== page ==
I don't guess too many here are old enough to remember the one season that the Seattle Pilots existed. I'm not, but I've had an interest in this team since I did some reading about it a few years ago on the Web.

The Pilots entered MLB as an expansion team in 1969 and lasted only one season before becoming the Milwaukee Brewers. Although they didn't do much on the field or at the turnstiles, the Pilots made their mark in baseball fashion history by wearing the infamous "scrambled eggs" cap, so-called because of the design stitched on the bill. The Brewers adopted the royal blue and gold colors of the pilots when they came to be in 1970, but didn't bring the scrambled eggs with them, meaning that that design saw the light of day for only one season.



Since the Pilots had such a short life, not a lot of memorabilia from their one season remains in existence. If you can find it on ebay, it usually goes pretty high.

It will be interesting to see the Pilots uniforms on the field this Sunday. This will be the first time since 1969 that this uniform has been worn in a game.


Oh, and can you name this former Pilot? He was in Spring Training, but didn't make the team.



http://mlb.mlb.com/NASApp/mlb/news/a...=.jsp&c_id=mlb

Mariners turn back the clock
06/29/2006 9:58 PM ET By C.J. Bowles / MLB.com

SEATTLE -- It is important to celebrate the past.

That's exactly what the Mariners will do Sunday, July 9, when the team honors the first Major League Baseball team in the Pacific Northwest, the Seattle Pilots, at Turn Back the Clock Night.


Even though the Pilots only lasted for one season in Seattle before moving to Milwaukee and becoming the Brewers, the team paved the way for Seattle to be selected as the site for an expansion ballclub in 1977.


When the Mariners take the field against the team with the best record in baseball, the Tigers, they will don the throwback Pilots uniforms. The Tigers will also participate in the celebration by wearing replica uniforms of their 1969 team.


"The Pilots paved the way for Major League Baseball in Seattle," said Mariners manager of marketing and promotions Cole Parsons. "Turn Back the Clock Day is a fun opportunity to take a trip back to 1969 and relive baseball in the Northwest before the Mariners, the Kingdome and Safeco Field."


Several people who were prominent figures for the Pilots franchise have been invited to participate in pregame ceremonies. They include outfielders Tommy Davis, Steve Hovley, and Steve Whitaker, pitcher bob Locker, coach Ed O'Brien, and broadcaster Bill Schonely.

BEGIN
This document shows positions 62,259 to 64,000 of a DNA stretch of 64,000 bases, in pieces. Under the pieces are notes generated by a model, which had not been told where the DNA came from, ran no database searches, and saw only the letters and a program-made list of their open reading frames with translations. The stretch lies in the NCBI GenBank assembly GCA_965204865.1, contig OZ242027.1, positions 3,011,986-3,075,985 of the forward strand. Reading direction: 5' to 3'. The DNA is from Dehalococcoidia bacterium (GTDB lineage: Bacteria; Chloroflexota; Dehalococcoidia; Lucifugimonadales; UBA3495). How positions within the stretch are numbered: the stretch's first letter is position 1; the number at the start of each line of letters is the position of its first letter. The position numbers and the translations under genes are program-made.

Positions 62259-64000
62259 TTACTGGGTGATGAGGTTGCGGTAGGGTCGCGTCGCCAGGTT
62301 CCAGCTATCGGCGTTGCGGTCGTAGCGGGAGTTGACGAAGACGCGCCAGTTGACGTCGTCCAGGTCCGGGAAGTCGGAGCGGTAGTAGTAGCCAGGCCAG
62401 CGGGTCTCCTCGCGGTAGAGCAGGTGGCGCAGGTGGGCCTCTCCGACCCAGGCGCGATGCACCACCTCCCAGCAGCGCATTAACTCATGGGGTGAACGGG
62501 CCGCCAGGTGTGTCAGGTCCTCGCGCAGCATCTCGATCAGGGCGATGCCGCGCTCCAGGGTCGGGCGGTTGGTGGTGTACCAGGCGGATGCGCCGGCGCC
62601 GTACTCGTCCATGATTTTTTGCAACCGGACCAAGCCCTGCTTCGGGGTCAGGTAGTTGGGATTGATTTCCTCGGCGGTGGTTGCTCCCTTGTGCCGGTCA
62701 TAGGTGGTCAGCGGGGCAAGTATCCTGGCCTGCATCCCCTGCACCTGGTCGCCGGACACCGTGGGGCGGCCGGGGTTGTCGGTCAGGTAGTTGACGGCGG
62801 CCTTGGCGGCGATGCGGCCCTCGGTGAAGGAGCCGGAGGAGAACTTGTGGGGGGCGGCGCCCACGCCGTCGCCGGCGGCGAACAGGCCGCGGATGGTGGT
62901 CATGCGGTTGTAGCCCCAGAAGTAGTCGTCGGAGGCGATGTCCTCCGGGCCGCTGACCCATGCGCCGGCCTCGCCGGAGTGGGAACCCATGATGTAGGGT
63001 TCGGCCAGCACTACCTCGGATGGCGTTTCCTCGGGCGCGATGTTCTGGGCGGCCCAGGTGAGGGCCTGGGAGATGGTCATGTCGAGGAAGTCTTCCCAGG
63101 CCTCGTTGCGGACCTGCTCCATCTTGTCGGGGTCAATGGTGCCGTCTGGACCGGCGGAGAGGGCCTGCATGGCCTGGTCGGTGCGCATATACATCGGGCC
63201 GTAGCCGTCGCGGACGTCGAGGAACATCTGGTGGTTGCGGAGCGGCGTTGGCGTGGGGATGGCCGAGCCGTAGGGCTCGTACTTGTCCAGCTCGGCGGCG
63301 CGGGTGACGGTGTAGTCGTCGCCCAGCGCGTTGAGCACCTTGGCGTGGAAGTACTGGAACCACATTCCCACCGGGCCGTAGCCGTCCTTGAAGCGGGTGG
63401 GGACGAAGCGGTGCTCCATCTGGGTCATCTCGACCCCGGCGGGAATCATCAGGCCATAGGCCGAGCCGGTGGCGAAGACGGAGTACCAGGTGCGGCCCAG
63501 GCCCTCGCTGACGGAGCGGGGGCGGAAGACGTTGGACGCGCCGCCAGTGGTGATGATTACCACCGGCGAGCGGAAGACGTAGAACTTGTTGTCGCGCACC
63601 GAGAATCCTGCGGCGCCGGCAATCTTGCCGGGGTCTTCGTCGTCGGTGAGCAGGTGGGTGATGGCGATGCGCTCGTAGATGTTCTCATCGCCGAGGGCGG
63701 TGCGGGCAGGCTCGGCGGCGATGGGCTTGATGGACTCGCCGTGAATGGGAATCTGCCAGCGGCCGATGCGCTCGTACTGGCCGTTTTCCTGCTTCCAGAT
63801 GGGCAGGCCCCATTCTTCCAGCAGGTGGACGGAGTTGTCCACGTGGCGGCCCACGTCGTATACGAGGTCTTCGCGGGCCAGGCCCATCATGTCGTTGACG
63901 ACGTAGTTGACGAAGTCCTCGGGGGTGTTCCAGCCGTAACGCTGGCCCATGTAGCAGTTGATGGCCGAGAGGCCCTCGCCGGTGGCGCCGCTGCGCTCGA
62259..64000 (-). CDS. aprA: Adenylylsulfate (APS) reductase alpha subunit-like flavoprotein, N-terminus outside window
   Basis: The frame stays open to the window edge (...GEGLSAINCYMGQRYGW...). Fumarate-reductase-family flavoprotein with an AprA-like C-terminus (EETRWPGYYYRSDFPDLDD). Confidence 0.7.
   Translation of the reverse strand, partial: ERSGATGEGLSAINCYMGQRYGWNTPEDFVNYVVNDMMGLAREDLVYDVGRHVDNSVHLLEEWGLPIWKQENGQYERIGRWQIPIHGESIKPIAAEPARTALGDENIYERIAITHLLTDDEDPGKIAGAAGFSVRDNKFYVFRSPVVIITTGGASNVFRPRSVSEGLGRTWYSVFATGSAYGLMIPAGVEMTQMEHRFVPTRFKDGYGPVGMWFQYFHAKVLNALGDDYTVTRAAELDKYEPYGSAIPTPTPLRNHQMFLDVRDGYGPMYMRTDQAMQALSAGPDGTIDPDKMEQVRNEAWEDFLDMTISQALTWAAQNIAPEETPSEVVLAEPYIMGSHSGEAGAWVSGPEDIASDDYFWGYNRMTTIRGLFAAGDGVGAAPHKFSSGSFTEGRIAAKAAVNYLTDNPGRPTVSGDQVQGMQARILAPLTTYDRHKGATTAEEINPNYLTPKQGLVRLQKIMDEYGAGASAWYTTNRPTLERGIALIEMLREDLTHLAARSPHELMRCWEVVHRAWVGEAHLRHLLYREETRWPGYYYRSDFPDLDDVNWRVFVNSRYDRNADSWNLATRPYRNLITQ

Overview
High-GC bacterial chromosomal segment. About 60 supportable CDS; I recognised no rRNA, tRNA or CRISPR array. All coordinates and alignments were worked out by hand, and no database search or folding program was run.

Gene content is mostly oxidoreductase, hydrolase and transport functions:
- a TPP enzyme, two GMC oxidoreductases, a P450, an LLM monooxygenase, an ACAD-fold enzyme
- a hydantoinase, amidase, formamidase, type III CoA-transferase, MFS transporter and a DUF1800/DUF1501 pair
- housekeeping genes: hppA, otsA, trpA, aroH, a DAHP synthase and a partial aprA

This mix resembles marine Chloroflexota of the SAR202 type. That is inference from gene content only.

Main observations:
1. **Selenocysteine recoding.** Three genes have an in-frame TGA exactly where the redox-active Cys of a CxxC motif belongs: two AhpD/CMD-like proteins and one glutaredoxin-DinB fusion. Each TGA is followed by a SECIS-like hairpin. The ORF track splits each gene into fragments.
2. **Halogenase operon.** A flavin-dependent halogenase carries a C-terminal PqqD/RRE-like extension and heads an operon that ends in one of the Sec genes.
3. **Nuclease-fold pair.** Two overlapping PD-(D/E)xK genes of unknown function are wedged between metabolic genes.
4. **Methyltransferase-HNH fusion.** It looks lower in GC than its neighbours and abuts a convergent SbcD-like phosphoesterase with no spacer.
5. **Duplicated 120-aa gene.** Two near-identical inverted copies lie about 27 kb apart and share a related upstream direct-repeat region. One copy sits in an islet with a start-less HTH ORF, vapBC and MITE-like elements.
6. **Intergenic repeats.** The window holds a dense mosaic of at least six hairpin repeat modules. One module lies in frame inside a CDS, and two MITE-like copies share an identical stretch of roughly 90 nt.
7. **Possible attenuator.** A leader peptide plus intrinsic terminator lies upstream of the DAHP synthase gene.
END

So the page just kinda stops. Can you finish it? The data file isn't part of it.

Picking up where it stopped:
To give the game more of an old-fashioned feel, organist Jerry Frank will play live music between innings while the hydroplane race and Hat Trick will be done in a throwback way. Schonely, the former broadcaster, will also get a turn behind the public address microphone.


According to Parsons, when the Mariners trot onto the field in the Pilots uniforms, it will be the fifth time the team has worn throwback jerseys -- the first time since 1998 and also the first time since moving to Safeco Field. The first came in 1993 when the Seattle Rainiers were celebrated. Next, in '95, the Seattle Steelheads of the Negro Leagues were honored. Then in '97, the first Mariners team was remembered as the trident uniforms were pulled out of the closet 20 years after their inception. And finally, in '98, Seattle turned ahead the clock to the year 2027 with jerseys that featured vertical lettering of "Mariners" and the player's last name on the back.


"One thing we decided was that we wanted it to stay in Seattle," Parsons explained. "Even though the Pilots are not a part of the Mariners' franchise, they are big part of baseball in Seattle. We've done the Rainiers and we've done the Steelheads of the Negro Leagues, so the next logical step was the Pilots.


"We think that this edition of the retro uniforms gives it even a little bit more legs. And, the Pilots are a piece of Seattle baseball history that a lot of people don't know very much about."


The Mariners have also had numerous other nights to celebrate the past, like the decade of the 60s or the 70s, but those promotions did not include a different jersey being worn by the players.